Sunday, 16 June 2013

NSFW: The Man Whose Mind Exploded

Yesterday I was at the Sheffield Documentary Festival to see a film a friend had mentioned. The title immediately grabbed my attention, and the trailer is equally compelling. Be warned, even the snippets below include some graphic images and language.

The Man Whose Mind Exploded is an intimate tale of the friendship between filmmaker Toby Amies and the late (and self-named) Drako Oho Zarhazar. Drako was known to many in his home town of Brighton as a colourful local figure with his makeup, tattoos and flamboyant sense of dress. He would cheerfully tell anyone who would listen about his life - modelling for Salvador Dali and his career on stage and in underground film. However, these tales would be staccato and repetitive because Drako had severe memory problems as a result of several serious accidents. Robbed of his short term memory and with patchy long-term recollections he lived in the present. His coping strategy was to construct a spiritual mantra of "Trust. Absolute. Unconditional." This meant he would trust everyone who he came across.

This trust is at the centre of the film. His barriers, particularly about his homosexuality, were nonexistent. He would happily let people into his flat, which was plastered with a mixture of pornographic images, photos from his past and notes to himself to call the doctor. The latter were more often than not ignored, which leads to Amies' growing frustration as Drako's health gradually fails. Indeed, Amies is increasingly a character in the film, which is no bad thing as we see Drako through the eyes of someone who cares and worries about him.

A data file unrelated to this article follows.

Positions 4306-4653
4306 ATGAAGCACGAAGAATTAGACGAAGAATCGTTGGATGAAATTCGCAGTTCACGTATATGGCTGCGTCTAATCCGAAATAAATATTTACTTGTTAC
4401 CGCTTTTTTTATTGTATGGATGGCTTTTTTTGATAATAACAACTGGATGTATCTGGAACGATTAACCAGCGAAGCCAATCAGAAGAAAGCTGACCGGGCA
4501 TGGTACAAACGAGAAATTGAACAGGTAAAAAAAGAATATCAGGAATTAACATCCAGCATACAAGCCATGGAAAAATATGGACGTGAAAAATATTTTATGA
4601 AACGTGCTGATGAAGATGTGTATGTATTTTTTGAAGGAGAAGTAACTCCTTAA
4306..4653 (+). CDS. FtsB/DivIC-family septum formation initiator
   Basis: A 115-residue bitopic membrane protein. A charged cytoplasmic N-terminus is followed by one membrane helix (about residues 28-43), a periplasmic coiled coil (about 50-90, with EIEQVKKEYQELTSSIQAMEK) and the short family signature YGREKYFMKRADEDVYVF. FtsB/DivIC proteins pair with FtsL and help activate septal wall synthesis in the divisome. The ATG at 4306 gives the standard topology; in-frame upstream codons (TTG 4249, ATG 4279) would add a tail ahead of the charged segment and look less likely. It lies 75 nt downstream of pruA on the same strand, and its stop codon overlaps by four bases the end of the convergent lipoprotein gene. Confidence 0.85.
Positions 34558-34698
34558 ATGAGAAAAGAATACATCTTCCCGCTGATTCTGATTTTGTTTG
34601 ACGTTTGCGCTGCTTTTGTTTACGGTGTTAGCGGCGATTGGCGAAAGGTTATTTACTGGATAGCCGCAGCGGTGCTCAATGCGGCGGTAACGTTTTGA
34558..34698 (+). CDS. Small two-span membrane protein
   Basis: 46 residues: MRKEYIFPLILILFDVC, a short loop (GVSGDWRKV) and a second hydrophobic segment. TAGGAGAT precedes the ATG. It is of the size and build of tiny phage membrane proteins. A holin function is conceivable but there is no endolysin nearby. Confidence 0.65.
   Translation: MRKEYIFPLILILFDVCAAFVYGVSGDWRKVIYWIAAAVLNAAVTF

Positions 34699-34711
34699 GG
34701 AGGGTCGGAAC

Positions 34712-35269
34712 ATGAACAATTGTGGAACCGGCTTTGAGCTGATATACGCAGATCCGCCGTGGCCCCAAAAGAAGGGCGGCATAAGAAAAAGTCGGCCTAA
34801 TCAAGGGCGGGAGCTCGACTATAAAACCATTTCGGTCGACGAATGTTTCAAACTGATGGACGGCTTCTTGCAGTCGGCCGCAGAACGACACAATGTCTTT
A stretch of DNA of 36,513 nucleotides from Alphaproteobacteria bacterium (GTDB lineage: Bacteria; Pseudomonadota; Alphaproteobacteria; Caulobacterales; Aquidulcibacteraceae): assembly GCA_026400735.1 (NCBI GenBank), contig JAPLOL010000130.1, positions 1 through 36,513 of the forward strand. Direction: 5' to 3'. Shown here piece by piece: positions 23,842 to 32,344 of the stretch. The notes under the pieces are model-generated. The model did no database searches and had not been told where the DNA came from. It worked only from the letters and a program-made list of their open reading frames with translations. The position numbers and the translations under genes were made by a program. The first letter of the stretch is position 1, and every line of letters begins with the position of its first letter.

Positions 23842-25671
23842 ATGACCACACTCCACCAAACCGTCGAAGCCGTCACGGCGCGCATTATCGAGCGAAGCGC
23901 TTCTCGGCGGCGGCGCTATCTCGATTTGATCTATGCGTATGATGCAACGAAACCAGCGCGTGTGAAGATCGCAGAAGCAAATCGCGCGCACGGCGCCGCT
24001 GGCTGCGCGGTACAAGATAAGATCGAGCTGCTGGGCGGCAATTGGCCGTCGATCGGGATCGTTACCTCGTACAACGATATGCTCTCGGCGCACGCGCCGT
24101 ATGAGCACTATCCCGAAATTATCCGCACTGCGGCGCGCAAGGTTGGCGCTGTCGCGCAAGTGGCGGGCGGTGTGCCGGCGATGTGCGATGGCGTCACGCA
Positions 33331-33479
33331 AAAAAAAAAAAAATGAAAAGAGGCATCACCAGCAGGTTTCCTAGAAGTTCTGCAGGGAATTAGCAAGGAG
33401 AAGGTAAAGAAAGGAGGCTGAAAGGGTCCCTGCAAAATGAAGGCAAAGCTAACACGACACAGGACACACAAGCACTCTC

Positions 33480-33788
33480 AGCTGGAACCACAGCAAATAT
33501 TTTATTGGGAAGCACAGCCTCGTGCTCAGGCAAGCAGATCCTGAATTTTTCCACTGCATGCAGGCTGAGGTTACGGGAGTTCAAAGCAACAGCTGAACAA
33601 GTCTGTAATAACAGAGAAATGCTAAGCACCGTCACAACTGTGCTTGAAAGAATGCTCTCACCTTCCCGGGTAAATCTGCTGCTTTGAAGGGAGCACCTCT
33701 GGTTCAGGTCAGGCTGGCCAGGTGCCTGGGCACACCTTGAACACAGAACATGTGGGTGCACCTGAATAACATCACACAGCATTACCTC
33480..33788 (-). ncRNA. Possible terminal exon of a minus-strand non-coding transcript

Amies was on-hand for a Q&A after the showing and his answers were very revealing. He chose to focus on Drako's last years rather than his fascinating life story because it reflected his subject's unique state - to live in the 'now'. In a poignant introduction he asserted that a true artist is someone who makes you see the world in a different way. This is what Drako did above all things with his unfailing good humor and implicit trust in those around him.


2 comments:

  1. What a lovely review thank you. Great blog title too! Thank you. Toby

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